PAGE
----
Medical Research Council - London Institute of Medical Sciences

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Malaria Morphs
13 November 2012

Malaria Morphs

The malaria parasite Plasmodium falciparum is a master shape-shifter that morphs continuously during its complex life-cycle to exploit and evade its human and mosquito hosts. Here, captured at four different points during a nine day period, the parasite is transforming within a red blood cell (left to right) from a rounded form to a crescent shaped gametocyte. P. falciparum’s gametocyte is vital for reproduction and could be the parasite’s Achilles heel. Highly sensitive microscopic techniques have revealed that to assist the shape change, the parasite assembles a scaffold of proteins (marked green). Once transformed into its curvaceous form, the parasite travels unhindered through the blood stream and is sucked up by its new mosquito host where it mates and reproduces. Scientists are looking for ways to interrupt the scaffold assembly and so break the parasite’s life-cycle to halt its spread.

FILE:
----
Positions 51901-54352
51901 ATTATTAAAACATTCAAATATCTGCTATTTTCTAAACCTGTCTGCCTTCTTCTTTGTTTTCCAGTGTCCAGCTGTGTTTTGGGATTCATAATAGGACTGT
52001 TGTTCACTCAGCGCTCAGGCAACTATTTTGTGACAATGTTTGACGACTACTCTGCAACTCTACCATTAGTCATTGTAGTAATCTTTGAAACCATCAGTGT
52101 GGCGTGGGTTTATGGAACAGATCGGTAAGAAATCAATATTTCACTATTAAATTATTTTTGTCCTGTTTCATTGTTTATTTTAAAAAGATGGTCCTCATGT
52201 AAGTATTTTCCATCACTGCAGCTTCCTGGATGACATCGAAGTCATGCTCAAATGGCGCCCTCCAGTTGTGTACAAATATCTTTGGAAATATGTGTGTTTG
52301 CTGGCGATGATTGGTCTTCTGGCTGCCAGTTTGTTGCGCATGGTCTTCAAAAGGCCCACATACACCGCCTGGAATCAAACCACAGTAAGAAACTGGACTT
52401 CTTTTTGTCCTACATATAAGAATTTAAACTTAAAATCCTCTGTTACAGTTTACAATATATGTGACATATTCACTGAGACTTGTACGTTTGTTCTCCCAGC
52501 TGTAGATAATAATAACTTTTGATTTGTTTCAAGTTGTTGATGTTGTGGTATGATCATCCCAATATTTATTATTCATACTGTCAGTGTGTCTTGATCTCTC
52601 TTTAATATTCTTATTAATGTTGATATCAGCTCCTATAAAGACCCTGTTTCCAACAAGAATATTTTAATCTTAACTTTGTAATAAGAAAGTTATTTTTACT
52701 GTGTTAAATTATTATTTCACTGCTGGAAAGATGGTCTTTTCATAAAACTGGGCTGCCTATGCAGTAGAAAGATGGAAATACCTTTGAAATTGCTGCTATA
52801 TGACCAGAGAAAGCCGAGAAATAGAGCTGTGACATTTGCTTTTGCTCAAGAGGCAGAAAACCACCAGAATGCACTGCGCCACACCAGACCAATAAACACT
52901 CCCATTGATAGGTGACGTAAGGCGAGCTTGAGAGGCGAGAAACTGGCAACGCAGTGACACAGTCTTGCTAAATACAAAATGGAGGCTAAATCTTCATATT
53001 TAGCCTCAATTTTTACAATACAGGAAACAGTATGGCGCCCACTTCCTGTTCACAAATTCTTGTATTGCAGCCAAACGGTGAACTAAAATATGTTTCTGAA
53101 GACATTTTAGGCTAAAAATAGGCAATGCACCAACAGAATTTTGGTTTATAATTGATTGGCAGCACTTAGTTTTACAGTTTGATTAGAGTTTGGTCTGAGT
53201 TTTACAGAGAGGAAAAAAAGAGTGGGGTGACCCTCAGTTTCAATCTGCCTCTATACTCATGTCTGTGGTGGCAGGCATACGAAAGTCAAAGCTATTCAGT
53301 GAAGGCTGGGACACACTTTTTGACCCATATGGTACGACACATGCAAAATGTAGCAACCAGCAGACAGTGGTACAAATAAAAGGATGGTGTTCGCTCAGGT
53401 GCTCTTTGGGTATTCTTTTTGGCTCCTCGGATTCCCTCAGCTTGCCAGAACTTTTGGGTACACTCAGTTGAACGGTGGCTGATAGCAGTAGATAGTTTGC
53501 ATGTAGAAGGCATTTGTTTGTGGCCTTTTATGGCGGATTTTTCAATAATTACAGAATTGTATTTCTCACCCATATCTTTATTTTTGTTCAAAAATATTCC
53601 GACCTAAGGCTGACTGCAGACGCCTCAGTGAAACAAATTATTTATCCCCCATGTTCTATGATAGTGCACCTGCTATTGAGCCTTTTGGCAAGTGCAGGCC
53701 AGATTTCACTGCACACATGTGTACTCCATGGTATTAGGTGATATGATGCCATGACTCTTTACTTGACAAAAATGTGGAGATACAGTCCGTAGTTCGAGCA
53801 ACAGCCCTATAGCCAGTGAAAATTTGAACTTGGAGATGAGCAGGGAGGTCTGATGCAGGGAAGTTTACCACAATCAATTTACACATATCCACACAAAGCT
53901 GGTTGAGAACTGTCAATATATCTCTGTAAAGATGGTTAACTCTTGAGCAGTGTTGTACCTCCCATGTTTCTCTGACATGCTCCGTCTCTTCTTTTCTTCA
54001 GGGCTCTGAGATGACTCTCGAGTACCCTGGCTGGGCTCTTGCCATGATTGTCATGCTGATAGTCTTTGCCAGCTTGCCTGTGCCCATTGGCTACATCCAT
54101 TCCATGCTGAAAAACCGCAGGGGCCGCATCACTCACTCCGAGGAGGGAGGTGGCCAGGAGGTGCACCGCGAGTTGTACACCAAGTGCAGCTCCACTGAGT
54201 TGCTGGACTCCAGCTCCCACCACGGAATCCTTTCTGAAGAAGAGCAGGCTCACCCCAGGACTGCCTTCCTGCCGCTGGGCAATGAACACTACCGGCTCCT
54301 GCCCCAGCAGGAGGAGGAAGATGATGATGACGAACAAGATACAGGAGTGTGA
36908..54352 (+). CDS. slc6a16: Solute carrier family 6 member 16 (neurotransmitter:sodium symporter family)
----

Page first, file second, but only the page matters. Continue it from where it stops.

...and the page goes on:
Written by Caroline Cross

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